It’s how we greet each other. It’s how we start and end a business meeting. It’s how we end an argument. It’s a mutual sign of goodwill and peace. It can establish a first impression with someone—whether it be good or bad. It can convey good sportsmanship.
What are we talking about? The handshake.
Around the world, there’s a diversity of how we greet one another. Here are some examples:
- In New Zealand, Maori touch noses as a greeting
- In Ethiopia, men touch shoulders
- In the Democratic Republic of Congo, male friends touch foreheads
In America, the common greeting gesture is the handshake. The handshake is a gesture that is a shorthand way of sending a message without the need for words. And there’s actually a history of the handshake—that gesture we are all-too familiar with and may not think too much about.
But how did this gripping of hands begin? Let’s explore.
The History of the Handshake
The exact origins of the handshake are somewhat murky, but there are definitely many theories out there. Here are some of them:
- The handshake dates back as far as Ancient Greece. A marble sculpture from circa 375-350 BC illustrates two men shaking hands.
- In van der Helst’s painting, The Celebration of the Peace of Munster, 18 June 1648, Captain Witsen is shown shaking hands in a gesture of friendship with his lieutenant.
- There are handshakes depicted between man and wife in numerous 17th-century marriage portraits. The gesture sealed a scared and legally binding commitment in the wedding ceremony.
- There are some sources who say the history of the handshake stems from the transfer of power from a god to a king. For instance, in ancient Babylonia, the ruler would clasp hands with the statue of a god, signifying this divine power exchange.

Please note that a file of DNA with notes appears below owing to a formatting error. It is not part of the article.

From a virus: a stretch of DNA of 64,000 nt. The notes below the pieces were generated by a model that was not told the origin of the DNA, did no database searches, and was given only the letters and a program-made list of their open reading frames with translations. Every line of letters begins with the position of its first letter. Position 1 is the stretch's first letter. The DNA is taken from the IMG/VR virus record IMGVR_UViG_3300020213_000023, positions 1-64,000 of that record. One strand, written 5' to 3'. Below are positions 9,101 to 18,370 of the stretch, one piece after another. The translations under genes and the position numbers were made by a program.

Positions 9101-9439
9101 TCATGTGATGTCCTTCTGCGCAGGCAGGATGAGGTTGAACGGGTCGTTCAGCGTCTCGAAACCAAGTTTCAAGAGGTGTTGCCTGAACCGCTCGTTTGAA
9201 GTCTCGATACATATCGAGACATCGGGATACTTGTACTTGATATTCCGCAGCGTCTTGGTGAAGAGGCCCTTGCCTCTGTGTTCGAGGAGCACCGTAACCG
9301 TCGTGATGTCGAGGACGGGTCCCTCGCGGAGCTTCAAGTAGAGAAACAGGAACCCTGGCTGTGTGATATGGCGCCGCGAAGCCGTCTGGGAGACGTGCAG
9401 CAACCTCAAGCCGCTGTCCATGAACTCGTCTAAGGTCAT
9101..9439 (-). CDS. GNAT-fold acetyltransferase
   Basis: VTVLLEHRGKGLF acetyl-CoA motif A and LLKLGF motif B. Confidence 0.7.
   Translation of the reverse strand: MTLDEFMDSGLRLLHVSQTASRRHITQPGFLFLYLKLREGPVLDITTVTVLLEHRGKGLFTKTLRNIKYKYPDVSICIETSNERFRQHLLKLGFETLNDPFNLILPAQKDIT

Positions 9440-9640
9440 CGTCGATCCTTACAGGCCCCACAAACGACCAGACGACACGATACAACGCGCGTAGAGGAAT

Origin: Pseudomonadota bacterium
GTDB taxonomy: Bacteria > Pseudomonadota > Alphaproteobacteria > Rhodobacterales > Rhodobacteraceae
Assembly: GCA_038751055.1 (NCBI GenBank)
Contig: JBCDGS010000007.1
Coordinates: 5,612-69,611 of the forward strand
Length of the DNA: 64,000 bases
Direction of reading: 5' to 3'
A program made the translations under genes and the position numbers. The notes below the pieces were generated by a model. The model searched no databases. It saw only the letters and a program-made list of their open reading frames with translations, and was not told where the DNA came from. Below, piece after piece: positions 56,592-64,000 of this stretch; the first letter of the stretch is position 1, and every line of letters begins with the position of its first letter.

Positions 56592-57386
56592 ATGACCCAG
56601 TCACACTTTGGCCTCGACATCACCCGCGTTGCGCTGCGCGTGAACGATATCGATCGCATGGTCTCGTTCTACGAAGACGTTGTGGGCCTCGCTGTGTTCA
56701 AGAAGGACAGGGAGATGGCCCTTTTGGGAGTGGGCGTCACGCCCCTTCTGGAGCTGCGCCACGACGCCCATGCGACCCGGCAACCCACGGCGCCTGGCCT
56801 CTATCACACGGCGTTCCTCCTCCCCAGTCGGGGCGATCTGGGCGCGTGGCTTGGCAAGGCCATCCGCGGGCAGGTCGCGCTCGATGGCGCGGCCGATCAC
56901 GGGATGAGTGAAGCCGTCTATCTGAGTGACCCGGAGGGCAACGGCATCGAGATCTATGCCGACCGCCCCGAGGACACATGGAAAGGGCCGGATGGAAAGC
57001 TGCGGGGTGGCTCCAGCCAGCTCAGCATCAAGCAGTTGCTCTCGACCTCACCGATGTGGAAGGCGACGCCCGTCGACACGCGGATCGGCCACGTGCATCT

- According to History, the handshake was a way of conveying peaceful intentions. When strangers extended their empty hands, it showed that they weren’t holding weapons and bore no ill will towards the other. It’s even suggested that the up-and-down motion of the handshake was to dislodge any daggers or knives that might be hidden up a sleeve.
- The poet Homer described a handshake several times in his “Iliad” and “Odyssey”. He referred to handshakes most often as displays of trust or pledges.
- Gravestones during the fourth and fifth century B.C. would often depict the deceased person shaking hands with a member of their family. This would signify either a final goodbye or the eternal bond between the living and the dead.
- 17th century Quakers viewed a handshake as a better alternative to tipping a hat or bowing.
- The Egyptian hieroglyphic of an extended hand represents the verb ‘to give’.
- Some researchers suggest that the handshake may have been introduced to the Western world by Sir Walter Raleigh, in service with the British Court during the late 16th century.
For more history of the handshake, we love this infographic from Daily Infographic.
Check out these two crazy facts about handshaking from My Heritage:
- Joseph Lazarow, Mayor of Atlantic City, New Jersey, was recognized by the Guinness Book of World Records for a July 1977 publicity stunt, in which he shook more than 11,000 hands in a single day.
- President Theodore Roosevelt had previously held the record with 8,513 handshakes at a White House reception on January 1, 1907.